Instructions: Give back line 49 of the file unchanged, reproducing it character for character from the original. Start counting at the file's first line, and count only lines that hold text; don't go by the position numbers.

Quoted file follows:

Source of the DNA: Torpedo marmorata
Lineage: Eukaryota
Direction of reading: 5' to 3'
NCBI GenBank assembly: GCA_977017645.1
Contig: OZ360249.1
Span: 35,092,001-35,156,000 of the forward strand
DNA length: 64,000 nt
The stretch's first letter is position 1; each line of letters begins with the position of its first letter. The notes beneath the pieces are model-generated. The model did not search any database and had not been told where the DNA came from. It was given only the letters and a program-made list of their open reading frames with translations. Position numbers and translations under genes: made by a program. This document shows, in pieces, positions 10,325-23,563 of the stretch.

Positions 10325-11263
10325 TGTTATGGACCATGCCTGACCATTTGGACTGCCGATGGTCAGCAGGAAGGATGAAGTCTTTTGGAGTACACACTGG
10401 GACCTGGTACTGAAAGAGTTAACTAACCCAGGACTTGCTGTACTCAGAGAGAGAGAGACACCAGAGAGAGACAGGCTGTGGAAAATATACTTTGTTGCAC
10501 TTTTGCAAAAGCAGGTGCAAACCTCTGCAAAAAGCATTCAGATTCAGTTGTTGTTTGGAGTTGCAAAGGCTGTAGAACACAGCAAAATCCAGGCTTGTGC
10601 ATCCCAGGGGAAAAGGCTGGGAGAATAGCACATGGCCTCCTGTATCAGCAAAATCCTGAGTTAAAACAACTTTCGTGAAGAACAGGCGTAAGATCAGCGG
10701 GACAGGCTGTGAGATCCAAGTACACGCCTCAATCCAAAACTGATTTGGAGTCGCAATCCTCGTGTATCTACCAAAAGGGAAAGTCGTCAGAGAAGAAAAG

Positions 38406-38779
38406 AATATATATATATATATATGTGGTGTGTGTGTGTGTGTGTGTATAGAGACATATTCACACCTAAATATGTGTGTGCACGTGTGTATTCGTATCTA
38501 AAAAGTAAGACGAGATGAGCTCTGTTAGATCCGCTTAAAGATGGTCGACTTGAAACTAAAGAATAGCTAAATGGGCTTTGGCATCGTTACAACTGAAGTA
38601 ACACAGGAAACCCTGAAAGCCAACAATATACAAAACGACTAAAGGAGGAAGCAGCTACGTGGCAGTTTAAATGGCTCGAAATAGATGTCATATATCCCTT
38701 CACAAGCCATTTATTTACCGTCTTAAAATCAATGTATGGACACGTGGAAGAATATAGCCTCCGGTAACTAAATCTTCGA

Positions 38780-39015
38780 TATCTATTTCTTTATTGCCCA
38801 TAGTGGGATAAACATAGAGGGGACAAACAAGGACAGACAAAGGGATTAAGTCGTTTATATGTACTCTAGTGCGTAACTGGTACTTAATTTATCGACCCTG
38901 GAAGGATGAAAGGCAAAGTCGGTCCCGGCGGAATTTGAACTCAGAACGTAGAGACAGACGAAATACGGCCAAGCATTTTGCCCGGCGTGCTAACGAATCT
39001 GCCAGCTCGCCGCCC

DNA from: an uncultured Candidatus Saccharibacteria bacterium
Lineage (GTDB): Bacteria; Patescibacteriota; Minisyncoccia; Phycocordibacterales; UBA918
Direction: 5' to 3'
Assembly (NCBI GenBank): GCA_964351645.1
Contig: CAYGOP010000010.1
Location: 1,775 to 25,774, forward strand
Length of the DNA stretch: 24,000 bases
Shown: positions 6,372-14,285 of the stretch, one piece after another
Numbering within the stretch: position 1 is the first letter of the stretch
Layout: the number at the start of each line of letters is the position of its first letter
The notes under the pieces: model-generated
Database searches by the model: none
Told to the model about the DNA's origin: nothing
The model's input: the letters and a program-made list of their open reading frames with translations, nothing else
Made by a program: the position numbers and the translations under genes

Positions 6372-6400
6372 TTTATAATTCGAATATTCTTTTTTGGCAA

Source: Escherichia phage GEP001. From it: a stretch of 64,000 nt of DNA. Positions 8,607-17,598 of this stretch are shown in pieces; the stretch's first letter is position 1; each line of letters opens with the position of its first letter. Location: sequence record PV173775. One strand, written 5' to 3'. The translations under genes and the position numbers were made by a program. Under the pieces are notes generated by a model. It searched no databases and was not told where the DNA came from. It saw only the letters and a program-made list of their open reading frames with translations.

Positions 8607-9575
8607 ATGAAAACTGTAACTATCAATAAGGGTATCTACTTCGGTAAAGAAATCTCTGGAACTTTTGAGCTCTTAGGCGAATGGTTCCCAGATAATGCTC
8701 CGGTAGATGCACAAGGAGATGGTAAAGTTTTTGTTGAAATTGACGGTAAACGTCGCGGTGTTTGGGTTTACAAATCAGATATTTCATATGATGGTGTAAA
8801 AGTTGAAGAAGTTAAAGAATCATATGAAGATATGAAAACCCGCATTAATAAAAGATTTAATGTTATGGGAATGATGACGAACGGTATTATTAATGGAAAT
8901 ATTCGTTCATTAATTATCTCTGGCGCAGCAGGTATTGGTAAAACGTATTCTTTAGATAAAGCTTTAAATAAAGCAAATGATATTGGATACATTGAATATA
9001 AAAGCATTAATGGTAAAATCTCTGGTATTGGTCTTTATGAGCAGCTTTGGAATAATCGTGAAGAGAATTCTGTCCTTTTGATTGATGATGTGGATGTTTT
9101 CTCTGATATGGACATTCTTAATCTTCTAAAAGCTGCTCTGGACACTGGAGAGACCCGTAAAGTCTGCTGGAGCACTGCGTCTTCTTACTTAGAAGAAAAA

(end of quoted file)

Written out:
9101 CTCTGATATGGACATTCTTAATCTTCTAAAAGCTGCTCTGGACACTGGAGAGACCCGTAAAGTCTGCTGGAGCACTGCGTCTTCTTACTTAGAAGAAAAA